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Op-Ed

It's time to rethink health insurance

Rather than using insurance to subsidize the consumption of all medical care, Americans should use it only for catastrophic expenses.

January 05, 2014|By George P. Shultz, Scott W. Atlas and John F. Cogan
  • Fliers promoting the Get Covered Illinois health insurance marketplace sit in a box at the Bureau County Health Department offices in Princeton, Ill., on Dec. 18. The Affordable Care Act's mandate for all Americans to have health insurance has highlighted how much insurance policies have become the gateway to medical care.
Fliers promoting the Get Covered Illinois health insurance marketplace… (Daniel Acker / Bloomberg )

As the acute problems of the Affordable Care Act become increasingly apparent, it also has become clear that we need new ways of ensuring access to healthcare for all Americans. We should begin with an examination of health insurance.

Insurance is about protecting against risk. In the health arena, the risk at issue is of large and unexpected medical expenses. The proper role of health insurance should be to finance necessary and expensive medical services without the patient incurring devastating financial consequences.

Over the last decade, however, Americans have come to expect their health insurance to subsidize the consumption of all medical care. Rather than simply protecting against financial catastrophe, insurance has become a pass-through mechanism to pay for every type of medical service, including routine ones.

This shift in expectation has meant that health insurance stands out as entirely different from all other types of insurance. Ask yourself: Would you use automobile insurance to buy gasoline? Would you use homeowner insurance to finance painting your house?

This wrongheaded view has played an important role in contributing to rapidly rising healthcare costs. Patients with insurance do not perceive themselves as paying for the cost of routine services, nor do their physicians and other healthcare providers. The natural result has been a more-is-better approach, with patients and doctors embracing costly healthcare services that are often of little value to the patient. Given healthcare's crucial role in well-being, it is important to assist individuals who can't afford even routine medical expenses, but it shouldn't be done through hidden insurance subsidies.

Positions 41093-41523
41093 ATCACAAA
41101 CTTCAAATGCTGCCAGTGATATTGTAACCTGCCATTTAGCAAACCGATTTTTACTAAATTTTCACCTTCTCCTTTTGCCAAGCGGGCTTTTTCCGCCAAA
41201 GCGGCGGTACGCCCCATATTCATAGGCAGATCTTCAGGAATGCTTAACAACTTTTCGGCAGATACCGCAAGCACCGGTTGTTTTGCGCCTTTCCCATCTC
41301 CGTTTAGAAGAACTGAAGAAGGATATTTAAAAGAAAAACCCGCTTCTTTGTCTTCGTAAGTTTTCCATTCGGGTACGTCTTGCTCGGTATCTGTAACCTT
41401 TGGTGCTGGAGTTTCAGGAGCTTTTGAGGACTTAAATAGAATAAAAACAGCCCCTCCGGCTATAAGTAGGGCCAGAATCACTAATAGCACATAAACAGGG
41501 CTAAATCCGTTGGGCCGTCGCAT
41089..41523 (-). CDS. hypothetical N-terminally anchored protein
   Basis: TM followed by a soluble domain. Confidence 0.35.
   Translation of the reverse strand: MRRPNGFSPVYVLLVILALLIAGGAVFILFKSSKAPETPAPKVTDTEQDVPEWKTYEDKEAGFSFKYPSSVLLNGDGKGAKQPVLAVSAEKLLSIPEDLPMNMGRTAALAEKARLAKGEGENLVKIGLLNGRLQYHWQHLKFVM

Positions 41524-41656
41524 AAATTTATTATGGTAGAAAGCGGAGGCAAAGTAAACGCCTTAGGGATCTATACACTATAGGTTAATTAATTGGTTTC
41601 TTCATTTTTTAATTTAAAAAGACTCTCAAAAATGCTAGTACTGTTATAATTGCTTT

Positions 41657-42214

The entire concept of health insurance must be reconsidered. One attractive option for insuring those in need would be to expand the use of high-deductible health plans in combination with health savings accounts. This approach provides a cost-effective vehicle for insuring against catastrophic medical expenses while simultaneously helping individuals defray the costs of routine medical care.

Such coverage protects individuals from losing a lifetime of assets and from the devastating consequence of financial bankruptcy due to unpaid hospital and associated medical bills, a contributor to financial stress for millions of Americans every year. Such coverage means less-costly insurance policies, since they cover only major expenses and thereby reduce the bureaucracy and expense of smaller claims. And, with high deductibles, the hidden prices of medical care become far more visible, a necessity for containing costs. Price transparency coupled with greater availability of accurate information on health outcomes and provider quality are essential if patients are to choose healthcare services based on value.

Combining high-deductible insurance with health savings accounts provides a way to help individuals defray the costs of necessary, but routine, medical expenses. Such savings accounts allow individuals to set aside money tax-free to purchase immediate or future medical care.

Health savings accounts in combination with high-deductible insurance plans could also provide an excellent method for modernizing Medicaid. States could deposit Medicaid funds into individual healthcare accounts owned by low-income recipients. The funds could then be used to purchase routine care and to buy high-deductible health plans. They could also be used to defray deductible costs. Any funds left over at the end of each year would accumulate to help defray medical expenses in future years.

Health savings accounts have grown rapidly in the last 10 years, and for good reason. They should now be made available to Medicare recipients as well. This growth could be enhanced — and the growth in healthcare costs slowed — if the accounts were made available to the poor and the elderly.

Another change Americans should embrace is an increase in the supply of healthcare providers. The Affordable Care Act tries to control costs, in considerable part, by wage and price controls. We know from decades of experience that this approach leads to less of whatever you try to control and reduces overall quality. We need more, not less.

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